Growth = less cash
I have spent the last year talking to fabrication shops, welders and machine shops. My question? What would you do if I offered you a purchase order for $5 million today?
Without exception, they replied that they would have to turn down the order simply because they did not have the cash to buy the raw material.
In the interior of British Columbia, the long recession has resulted in embattled businesses that cannot find financing for growth, even when offered.
And buying raw material is not the only cash drain on a business looking for opportunities to grow. Large orders from reputable buyers means that the invoices to the customer must also be financed, because they do not pay deposits nor pay C.O.D.
The Northern Development Initiative Trust is warning businesses who want to take advantage of the northern mega projects, they must solve the capacity problem and being able to finance 180 days of receivables, joint ventures are the order of the day.
“Revenue is vanity, cash flow is sanity, but cash is king”. What this means is that whilst it may look better to have large inflows of revenue from sales, the most important focus for a business is cash flow
History is littered with business that sold themselves into penury. It is a peculiar truth that rapid growth needs huge amounts of cash to finance the growth and that cash comes behind and more slowly than expenditures. A cash flow analysis reveals how this happens. The cash is staggered by days to pay by the customer. Suppliers want to be paid in 30 days. Do the math and see how a sudden expansion can hurt you.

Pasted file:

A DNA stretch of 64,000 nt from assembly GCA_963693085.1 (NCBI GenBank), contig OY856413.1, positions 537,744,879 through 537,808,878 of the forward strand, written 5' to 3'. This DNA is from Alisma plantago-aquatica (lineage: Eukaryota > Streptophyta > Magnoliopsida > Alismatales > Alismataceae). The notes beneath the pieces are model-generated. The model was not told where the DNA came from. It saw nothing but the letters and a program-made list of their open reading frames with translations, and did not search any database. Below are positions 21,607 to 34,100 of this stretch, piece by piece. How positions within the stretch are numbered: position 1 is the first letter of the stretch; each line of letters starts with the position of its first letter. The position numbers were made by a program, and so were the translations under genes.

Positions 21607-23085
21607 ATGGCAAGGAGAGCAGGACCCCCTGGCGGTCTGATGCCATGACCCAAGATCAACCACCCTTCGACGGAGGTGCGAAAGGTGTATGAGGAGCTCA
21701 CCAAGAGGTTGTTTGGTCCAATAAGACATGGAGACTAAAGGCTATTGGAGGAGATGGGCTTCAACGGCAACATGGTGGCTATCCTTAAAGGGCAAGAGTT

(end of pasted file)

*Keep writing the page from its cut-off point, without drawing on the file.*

What to do? There Is a great article in Entrepreneur (http://www.entrepreneur.com/article/66008) outlining the 4 principles of better cash management:
- Invoice and collect your receivables on time.
- Measure and manage your cash (cash flow analysis).
- Manage your payables. Incurring financial penalties in a cash crunch is unnecessary.
- Manage your suppliers. When you stretch your suppliers, don’t let it cripple your business.
This column focuses on business problems and how to solve them. Andrew Gregson, BA, MA , M.Sc.Econ is an economist, author and a Senior Partner in iNTENT Financial Inc, a Kelowna based finance and consulting company. The 4 partners specialise in finance, pre-determined profitability, sales and marketing. If you need further information, please contact us through the website at www.intentfinancial.com.
Read more Common Sense Business Solutions articles
- Jobs, jobs, jobs galore Aug 1
- Labour shortage in BC Jul 18
- How to sell more - lots more Jul 4
- Why retailers are slashing prices Jun 20
- Anti-Spam Legislation has some teeth Jun 6
- Growth = less cash May 23
- A rare window of opportunity for BC Apr 25
- Quick and nimble Apr 11
(Click for RSS instructions.)